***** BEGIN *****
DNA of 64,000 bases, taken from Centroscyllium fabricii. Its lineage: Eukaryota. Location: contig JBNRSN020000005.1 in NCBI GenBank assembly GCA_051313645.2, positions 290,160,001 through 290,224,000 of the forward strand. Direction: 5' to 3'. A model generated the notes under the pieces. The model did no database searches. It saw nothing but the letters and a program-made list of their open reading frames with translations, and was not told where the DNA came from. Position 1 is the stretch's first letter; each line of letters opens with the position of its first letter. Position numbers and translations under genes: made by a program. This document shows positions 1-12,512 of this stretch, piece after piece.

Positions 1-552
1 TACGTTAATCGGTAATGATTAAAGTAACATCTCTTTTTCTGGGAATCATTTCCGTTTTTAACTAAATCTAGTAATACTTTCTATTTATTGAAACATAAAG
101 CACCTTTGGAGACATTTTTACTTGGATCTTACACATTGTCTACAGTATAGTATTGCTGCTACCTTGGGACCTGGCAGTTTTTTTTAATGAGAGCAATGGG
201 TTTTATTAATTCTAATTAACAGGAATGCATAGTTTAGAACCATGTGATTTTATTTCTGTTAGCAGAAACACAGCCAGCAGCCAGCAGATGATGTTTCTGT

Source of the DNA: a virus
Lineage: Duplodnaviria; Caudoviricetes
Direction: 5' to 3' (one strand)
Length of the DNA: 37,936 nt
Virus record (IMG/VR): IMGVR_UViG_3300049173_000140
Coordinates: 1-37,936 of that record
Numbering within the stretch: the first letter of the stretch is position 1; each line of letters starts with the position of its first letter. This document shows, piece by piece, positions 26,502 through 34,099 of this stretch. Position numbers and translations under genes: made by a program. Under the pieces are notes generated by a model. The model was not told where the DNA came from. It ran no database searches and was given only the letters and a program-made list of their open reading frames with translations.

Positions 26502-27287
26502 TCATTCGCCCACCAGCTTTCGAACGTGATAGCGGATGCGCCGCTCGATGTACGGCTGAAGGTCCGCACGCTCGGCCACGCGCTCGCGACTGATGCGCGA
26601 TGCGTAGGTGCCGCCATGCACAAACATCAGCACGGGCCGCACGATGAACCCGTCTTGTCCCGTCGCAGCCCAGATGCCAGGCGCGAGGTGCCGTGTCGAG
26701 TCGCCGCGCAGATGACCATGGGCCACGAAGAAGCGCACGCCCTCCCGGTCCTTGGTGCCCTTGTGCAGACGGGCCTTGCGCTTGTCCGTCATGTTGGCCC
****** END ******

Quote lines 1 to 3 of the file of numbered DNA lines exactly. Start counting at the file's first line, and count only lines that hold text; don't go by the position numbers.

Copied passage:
DNA of 64,000 bases, taken from Centroscyllium fabricii. Its lineage: Eukaryota. Location: contig JBNRSN020000005.1 in NCBI GenBank assembly GCA_051313645.2, positions 290,160,001 through 290,224,000 of the forward strand. Direction: 5' to 3'. A model generated the notes under the pieces. The model did no database searches. It saw nothing but the letters and a program-made list of their open reading frames with translations, and was not told where the DNA came from. Position 1 is the stretch's first letter; each line of letters opens with the position of its first letter. Position numbers and translations under genes: made by a program. This document shows positions 1-12,512 of this stretch, piece after piece.

Positions 1-552
1 TACGTTAATCGGTAATGATTAAAGTAACATCTCTTTTTCTGGGAATCATTTCCGTTTTTAACTAAATCTAGTAATACTTTCTATTTATTGAAACATAAAG